How Eating Disorders Can Affect Oral Health

DO YOU OR DOES SOMEONE you love have an eating disorder? This week is National Eating Disorders Awareness Week. To help spread awareness about eating disorders and their effect on oral and overall health, share this post with your friends and family who may benefit from it.

Be Aware Of The Dental Complications

We all know that eating disorders can result in various health complications. You may be surprised to hear, however, that they are often first diagnosed during a dental exam. In fact, changes in the mouth are many times the first physical signs of an eating disorder.

A nutritious diet is crucial for healthy teeth and gums. And as those with anorexia and bulimia are often undernourished, they can experience a number of oral health issues. Poor nutrition can cause sores in the mouth, swollen salivary glands and periodontal disease. Gums and other soft tissues in the mouth may bleed more easily. People who have eating disorders are also more prone to chronic dry mouth and bad breath.

Frequent vomiting can also result in dental problems. Exposure to acid, especially strong stomach acid, on a regular basis is bad news for teeth. Tooth sensitivity, discoloration and decay can be the result. Because of the damage to tooth enamel, the shape and length of teeth can also be affected. In addition, teeth may become more brittle and chip or break more easily.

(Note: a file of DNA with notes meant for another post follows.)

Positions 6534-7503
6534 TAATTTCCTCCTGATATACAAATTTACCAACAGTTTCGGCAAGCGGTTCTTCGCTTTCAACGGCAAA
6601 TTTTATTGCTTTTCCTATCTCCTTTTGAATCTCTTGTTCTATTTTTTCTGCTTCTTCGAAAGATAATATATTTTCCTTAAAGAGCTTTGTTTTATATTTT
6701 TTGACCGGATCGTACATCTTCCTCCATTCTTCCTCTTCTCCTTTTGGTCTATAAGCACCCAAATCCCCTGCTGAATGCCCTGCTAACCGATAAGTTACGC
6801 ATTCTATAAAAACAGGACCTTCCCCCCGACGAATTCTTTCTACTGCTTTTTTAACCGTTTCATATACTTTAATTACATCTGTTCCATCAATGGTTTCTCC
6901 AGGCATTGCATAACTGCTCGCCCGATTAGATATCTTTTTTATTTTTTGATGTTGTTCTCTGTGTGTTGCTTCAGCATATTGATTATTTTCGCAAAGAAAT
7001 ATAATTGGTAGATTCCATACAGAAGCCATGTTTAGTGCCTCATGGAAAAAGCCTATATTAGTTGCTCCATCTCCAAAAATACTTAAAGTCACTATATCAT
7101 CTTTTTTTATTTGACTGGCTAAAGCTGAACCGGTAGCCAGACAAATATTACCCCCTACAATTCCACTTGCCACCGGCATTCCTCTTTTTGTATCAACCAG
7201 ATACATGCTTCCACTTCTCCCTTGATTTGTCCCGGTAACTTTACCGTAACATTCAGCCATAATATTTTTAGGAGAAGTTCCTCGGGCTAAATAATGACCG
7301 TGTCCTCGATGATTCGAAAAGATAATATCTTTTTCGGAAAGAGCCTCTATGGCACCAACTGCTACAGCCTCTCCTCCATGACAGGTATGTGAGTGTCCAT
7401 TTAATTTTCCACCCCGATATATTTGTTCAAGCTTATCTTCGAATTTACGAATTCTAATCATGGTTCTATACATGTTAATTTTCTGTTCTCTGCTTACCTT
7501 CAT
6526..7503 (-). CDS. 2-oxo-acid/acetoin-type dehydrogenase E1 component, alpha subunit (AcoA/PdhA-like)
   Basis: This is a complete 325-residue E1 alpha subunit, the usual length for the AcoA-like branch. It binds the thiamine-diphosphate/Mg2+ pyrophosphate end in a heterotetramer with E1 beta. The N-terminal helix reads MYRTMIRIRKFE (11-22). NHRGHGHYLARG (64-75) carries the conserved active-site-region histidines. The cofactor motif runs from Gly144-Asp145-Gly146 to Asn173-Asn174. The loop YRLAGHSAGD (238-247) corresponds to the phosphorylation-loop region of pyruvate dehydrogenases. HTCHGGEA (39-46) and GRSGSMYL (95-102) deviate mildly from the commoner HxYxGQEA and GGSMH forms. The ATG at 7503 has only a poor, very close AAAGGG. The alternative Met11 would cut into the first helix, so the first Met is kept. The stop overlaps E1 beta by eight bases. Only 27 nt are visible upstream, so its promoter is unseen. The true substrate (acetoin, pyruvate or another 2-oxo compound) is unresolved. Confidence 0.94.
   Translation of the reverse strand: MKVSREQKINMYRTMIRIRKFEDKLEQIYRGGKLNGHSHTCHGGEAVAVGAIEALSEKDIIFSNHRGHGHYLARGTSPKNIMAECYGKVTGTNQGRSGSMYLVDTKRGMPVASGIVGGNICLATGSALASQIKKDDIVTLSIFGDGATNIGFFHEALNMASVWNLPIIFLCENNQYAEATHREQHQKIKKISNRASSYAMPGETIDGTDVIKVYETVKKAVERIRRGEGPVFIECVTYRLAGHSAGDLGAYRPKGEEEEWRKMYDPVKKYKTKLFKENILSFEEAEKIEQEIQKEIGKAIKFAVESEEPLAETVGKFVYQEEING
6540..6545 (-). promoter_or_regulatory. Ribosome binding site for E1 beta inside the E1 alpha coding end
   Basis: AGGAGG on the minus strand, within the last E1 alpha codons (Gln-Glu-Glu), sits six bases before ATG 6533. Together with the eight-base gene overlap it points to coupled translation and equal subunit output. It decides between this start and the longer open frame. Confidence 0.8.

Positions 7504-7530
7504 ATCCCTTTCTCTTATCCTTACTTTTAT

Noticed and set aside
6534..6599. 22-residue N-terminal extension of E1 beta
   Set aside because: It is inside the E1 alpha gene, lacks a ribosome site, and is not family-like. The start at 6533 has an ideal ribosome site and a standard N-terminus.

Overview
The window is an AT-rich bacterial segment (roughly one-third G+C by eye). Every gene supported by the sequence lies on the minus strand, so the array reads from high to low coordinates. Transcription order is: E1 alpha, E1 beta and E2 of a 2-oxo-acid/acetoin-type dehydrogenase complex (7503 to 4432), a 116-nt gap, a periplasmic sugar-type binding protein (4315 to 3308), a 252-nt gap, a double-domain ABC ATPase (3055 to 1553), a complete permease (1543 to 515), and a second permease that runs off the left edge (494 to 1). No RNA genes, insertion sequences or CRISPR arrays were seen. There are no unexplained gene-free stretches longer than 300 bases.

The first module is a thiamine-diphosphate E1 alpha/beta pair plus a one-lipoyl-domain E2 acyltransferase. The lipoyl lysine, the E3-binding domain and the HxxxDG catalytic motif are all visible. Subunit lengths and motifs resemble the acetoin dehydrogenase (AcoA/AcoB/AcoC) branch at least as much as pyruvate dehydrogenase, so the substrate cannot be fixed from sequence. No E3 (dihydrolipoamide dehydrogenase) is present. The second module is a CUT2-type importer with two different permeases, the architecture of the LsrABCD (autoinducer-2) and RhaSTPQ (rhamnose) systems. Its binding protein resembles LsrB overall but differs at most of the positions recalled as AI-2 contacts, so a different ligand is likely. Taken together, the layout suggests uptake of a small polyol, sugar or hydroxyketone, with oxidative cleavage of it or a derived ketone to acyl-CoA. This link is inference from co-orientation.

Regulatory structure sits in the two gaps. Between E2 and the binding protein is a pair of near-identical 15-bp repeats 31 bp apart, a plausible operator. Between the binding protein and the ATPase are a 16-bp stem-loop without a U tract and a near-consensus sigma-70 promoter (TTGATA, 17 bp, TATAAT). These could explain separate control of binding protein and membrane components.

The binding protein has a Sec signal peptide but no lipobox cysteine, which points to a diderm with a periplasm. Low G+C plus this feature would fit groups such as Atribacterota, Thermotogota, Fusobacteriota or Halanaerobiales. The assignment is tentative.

Reduce The Damage

As you or your loved one seek treatment for an eating disorder, follow these steps to reduce the damage to the oral cavity and teeth in the meantime:

  • Continue a rigorous oral hygiene routine–brush your teeth at least twice a day and floss once a day.
  • Instead of brushing your teeth immediately after vomiting, rinse your mouth out with water or water with baking soda to neutralize stomach acids. Don’t brush your teeth for at least an hour after purging.
  • Be open and honest with your dentist, and see them on a regular basis.

We Are Here For You

As your trusted oral healthcare providers, we are here to give advice without passing judgment, and as always, maintain full patient confidentiality. We care about your health and well-being! If you have any questions regarding this blog post, call us or come in today. You can also send us a private message on our Facebook page. For more information and resources to help those you love get the help they need, visit http://nedawareness.org/.

Thank you for trusting us with your oral health.

Top image by Flickr user Joe Szilagyi used under Creative Commons Attribution-Sharealike 4.0 license. Image cropped and modified from original.

The content on this blog is not intended to be a substitute for professional medical advice, diagnosis, or treatment. Always seek the advice of qualified health providers with questions you may have regarding medical conditions.

Are Your Teeth Sensitive? Here’s Why